Proposal (748) to South American Classification Committee

 

Recognize Sicalis holmbergi as a new species

 

A putative new species, Sicalis holmbergi, is described by López-Lanús (2017) on the basis of a single specimen in fresh (winter) plumage and photographs of sound-recorded individuals. As unconventional and complicated as the description of the Sporophila in SACC Proposal 715, the same author chose to publish this description in a privately published bird guide. There is no reference to an entry in ZooBank of the species name, but the work might (or might not) qualify as being validly published. We assess the description by its merits regardless of whether it formally fulfills the requirements of the International Code of Zoological Nomenclature.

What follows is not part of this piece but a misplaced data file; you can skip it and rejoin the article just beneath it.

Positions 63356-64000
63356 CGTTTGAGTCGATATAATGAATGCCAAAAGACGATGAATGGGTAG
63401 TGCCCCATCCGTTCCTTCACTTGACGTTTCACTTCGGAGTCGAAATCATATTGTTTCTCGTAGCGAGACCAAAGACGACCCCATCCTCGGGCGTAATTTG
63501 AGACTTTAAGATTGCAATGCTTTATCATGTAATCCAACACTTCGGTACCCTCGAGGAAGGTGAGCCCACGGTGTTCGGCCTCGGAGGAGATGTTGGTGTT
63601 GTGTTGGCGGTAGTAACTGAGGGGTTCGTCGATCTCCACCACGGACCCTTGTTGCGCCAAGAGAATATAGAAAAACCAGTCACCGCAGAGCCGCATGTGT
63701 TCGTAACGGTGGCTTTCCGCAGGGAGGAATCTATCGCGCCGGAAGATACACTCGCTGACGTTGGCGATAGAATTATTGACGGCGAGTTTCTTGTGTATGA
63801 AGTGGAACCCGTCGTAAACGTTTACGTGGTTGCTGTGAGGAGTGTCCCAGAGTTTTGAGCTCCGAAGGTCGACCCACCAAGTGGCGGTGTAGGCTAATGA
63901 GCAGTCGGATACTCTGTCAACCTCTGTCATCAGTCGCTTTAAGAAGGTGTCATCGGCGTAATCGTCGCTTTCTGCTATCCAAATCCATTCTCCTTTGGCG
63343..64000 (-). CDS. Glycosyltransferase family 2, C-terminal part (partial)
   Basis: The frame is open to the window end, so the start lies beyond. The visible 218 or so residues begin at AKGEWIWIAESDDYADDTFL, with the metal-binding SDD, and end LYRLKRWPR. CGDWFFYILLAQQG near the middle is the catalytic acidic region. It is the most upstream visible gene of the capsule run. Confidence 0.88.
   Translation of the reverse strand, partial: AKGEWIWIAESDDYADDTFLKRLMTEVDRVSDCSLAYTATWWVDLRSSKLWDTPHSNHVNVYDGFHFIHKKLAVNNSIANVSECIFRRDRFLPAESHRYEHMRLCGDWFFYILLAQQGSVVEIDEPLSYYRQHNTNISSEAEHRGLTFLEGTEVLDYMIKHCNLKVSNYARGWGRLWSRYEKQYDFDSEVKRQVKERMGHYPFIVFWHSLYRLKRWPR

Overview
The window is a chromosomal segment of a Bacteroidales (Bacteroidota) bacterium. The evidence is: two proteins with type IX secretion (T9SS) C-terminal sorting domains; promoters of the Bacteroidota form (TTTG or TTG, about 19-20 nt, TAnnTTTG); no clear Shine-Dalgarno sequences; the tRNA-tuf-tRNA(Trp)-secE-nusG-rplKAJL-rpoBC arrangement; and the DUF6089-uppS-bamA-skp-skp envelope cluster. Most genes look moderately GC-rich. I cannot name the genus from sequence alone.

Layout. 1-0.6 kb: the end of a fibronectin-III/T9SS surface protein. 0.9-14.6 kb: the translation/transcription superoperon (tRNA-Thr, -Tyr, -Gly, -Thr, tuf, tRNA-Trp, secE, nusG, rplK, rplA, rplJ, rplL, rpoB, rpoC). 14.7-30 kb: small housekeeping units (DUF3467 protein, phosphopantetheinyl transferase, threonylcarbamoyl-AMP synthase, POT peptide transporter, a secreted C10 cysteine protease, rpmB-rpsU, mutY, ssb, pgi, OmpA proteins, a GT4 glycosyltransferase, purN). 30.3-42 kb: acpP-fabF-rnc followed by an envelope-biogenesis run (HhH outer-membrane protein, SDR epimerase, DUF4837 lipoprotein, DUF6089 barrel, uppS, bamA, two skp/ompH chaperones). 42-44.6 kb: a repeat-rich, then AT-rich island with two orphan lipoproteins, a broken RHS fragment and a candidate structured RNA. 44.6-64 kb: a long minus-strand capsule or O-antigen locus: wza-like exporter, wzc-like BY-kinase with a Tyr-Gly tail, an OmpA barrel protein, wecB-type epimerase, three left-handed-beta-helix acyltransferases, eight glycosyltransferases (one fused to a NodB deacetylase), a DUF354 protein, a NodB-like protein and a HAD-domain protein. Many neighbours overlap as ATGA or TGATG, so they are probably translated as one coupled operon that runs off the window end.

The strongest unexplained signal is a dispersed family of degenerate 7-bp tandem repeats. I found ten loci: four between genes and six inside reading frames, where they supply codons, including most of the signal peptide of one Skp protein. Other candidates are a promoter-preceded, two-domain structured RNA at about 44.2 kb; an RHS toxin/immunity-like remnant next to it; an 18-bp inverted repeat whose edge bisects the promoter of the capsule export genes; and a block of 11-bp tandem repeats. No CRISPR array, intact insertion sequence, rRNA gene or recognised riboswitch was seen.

The morphological diagnosis is problematic and insufficient, and does not suffice to justify full species or subspecies status. First, it does not provide any character to diagnose the holotype of holmbergi from other Sicalis in fresh plumage, but notably fails to do so from auriventris. At this point, it should be stated that this specimen was identified as S. auriventris in Areta et al. (2012), who also mentioned a work in progress by Pearman and Chiappe in this regard. Moreover, we do not see any difference in terms of plumage, shape, and size between the male holotype and fresh-plumaged auriventris. Second, the type specimen is claimed to have a slightly longer bill (exposed culmen 0.3 mm longer than the largest auriventris), a wider mandible (0.7 mm wider than the largest auriventris), and a longer tarsus (1.1 mm than the largest auriventris), but is indistinguishable in other measurements from auriventris. These tiny differences might well be the result of measurement error or just indicate slightly larger measurements in some variables of an otherwise normal individual of auriventris. Third, the author acknowledges that birds in typical [worn] breeding plumage ("macho reproductor de plumaje típico" also referred to as "amarillo intenso") are indistinguishable from S. auriventris. Fourth, the long primary projection that is so typical of S. auriventris is clearly visible in the type specimen and in all pictures of live individuals in which wing shape can be assessed, and the straight to very slightly curved culmen typical of S. auriventris is also evident in all known pictures of the Sierra de la Ventana birds.